FAST Act Drawing Interest: The Furthering Access to Stroke Telemedicine Act, or FAST Act, as introduce by Rep. Morgan Griffith (R-VA), has picked up 21 new cosponsors since the beginning of September. The same can’t be said for Senator Mark Kirk’s (R-IL) Senate version, although his lone cosponsor – Senator John Thune (R-SD) - is reportedly close to unveiling a separate piece of telemedicine-related legislation.
Senate Commerce Committee to Markup Telemedicine Legislation: On Wednesday, the Senate Committee on Commerce, Science, and Transportation will mark up the Rural Health Care Connectivity Act of 2015. The legislation would extend eligibility to FCC broadband funding for skilled nursing facilities.
States Consider Telemedicine in Medicaid: Connecticut, Florida, and New Jersey are in the process of exploring ways to incorporate telemedicine into their state Medicaid programs. We’ll be following this very closely as we close out 2015.
Arkansas Considering Telemedicine Rules: The Arkansas State Medical Board will hold its next meeting December 8 to discuss draft telemedicine rules. You can view those rules here.
Prescribing Controlled Substances via Telemedicine?: The Drug Enforcement Administration (DEA) is considering a measure that would allow for certain doctors to prescribe controlled substances over telemedicine. Given the attention on opioids, this would appear to be an uphill battle for proponents of the proposal.
Opioid Crisis Coverage
Eight Senators Applaud CDC Prescribing Guidelines: Eight Senators wrote to CDC Director Thomas Frieden applauding the agency’s approach to its released Draft Guidelines for Opioid Prescribing. The final guidelines, to be released next year, are intended to encourage responsible prescribing practices to curb the opioid epidemic. The Senators sending the letter include Sens. Joe Manchin (D-WV), Ed Markey (D-MA), Tammy Baldwin (D-WI), Dianne Feinstein (D-CA), Jeanne Shaheen (D-NH), Richard Blumenthal (D-CT), Bill Nelson (D-FL, and Angus King (I-ME).
House Committee to Markup Opioid Legislation: Today, the House Veterans Affairs Committee will markup draft legislation titled, “The Promoting Responsible Opioid Management and Incorporating Medical Expertise Act.”
New Hampshire Legislature to Hold Special Session: New Hampshire Governor Maggie Hassan, also a Democratic candidate for Senate, has called a special session for this week in an effort to address the state’s heroin and opioid crisis. The Governor intends to limit the agenda to issues surrounding the state’s efforts to address the opioid crisis.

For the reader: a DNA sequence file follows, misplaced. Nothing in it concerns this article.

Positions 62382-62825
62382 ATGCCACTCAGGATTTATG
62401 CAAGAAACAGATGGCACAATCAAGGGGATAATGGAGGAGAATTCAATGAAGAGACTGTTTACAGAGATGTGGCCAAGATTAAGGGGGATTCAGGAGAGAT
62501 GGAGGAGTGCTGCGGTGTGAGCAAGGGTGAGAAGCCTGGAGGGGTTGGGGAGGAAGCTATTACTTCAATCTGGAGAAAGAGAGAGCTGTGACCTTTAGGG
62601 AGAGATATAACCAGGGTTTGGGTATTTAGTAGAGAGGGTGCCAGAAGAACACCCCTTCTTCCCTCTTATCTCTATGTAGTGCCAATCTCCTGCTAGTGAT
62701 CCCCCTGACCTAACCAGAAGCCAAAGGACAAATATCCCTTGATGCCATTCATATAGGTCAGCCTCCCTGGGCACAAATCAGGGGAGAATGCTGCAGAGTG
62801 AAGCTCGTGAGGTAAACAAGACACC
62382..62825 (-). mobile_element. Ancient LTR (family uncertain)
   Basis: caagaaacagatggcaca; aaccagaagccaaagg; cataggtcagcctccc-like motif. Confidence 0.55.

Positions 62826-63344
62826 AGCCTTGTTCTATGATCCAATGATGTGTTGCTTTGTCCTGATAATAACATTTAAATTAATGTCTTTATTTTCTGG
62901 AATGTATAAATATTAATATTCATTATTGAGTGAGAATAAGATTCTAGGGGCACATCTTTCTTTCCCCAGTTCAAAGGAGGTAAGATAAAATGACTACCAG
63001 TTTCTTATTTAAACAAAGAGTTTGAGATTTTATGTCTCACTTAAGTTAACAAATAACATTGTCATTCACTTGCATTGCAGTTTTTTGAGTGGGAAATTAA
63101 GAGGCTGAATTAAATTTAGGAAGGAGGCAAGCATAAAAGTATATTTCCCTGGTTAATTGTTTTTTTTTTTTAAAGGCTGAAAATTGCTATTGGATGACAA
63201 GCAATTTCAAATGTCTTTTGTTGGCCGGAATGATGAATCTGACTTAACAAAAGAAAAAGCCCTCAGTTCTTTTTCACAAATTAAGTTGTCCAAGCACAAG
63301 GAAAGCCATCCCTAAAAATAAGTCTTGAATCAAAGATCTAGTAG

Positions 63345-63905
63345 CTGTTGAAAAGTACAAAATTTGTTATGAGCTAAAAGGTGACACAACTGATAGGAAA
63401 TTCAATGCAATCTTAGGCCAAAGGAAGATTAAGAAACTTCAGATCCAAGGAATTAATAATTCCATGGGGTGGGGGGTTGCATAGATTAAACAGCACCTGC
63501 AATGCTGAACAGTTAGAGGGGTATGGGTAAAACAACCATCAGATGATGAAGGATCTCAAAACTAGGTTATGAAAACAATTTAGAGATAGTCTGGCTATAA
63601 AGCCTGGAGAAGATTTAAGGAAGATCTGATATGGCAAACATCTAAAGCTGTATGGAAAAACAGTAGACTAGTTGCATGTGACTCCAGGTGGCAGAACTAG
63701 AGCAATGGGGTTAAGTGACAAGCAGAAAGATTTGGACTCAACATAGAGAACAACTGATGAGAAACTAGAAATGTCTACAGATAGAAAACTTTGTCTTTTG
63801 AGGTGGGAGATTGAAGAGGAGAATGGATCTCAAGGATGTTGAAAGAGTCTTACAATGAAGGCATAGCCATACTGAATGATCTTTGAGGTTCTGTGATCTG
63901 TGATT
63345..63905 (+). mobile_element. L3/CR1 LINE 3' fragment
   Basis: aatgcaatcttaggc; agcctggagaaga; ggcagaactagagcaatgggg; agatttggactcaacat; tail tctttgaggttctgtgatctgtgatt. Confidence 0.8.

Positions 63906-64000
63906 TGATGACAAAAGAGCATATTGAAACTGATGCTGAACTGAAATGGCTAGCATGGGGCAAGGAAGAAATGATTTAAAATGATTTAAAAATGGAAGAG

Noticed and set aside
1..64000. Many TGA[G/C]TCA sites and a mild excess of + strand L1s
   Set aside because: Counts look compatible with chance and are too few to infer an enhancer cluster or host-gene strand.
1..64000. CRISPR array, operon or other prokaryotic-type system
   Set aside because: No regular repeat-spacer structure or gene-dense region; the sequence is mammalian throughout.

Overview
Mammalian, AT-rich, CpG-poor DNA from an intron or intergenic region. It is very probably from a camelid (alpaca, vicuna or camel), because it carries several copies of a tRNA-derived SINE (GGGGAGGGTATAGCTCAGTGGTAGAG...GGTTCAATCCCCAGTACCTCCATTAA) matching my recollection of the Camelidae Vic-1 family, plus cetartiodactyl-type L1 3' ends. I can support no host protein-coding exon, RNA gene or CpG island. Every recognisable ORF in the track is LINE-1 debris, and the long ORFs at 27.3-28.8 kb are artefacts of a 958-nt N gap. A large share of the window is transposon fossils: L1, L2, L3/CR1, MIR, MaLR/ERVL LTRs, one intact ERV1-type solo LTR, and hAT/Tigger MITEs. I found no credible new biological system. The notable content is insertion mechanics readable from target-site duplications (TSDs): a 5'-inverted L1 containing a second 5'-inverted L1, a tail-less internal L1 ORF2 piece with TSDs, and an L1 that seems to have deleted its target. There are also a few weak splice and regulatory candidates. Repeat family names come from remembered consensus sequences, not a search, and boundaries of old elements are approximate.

House of Representatives
On Tuesday, November 17, the House Energy and Commerce Subcommittee on Health will hold a hearing titled, “Examining the Regulation of Diagnostic Tests and Laboratory Operations.”
On Tuesday, November 17, the House Judiciary Committee will hold a hearing titled, “The State of Competition in the Pharmacy Benefit Manager and Pharmacy Marketplaces.”
United States Senate
On Tuesday, November 17, the Senate Committee on Finance will hold a hearing titled, “Physician Owned Distributors: Are They Harmful to Patients and Payers?”
On Tuesday, November 17, the Senate Committee on Health, Education, Labor, and Pensions will hold a hearing titled, “Nomination of Dr. Robert Califf to serve as FDA Commissioner.”
The Last Word
Can HHS Pharmaceutical Forum to Accelerate Debate on Drug Costs?: On Friday, HHS will host a forum on the impact of rising pharmaceutical costs. The forum is expected to draw stakeholders from every corner of the industry, including consumers, providers, manufacturers, insurers, and representatives from state and local government. The goal of the forum is to share information on how to address rising drug costs in a way that drives innovation, strengthens incentives, and promotes competition. For a complete overview of the agenda, click here.
There have been numerous reports of price manipulation this year, in addition to polling which suggests the general public wants to see government action on the high costs of drugs. Out-of-pocket costs continue to grow, and the lack of transparency in the process has galvanized the Administration into action. Mintz Levin and ML Strategies have been closely following the rising costs of prescription drugs and will continue to monitor related events in this update and in the Health Law & Policy blog, which can be accessed here.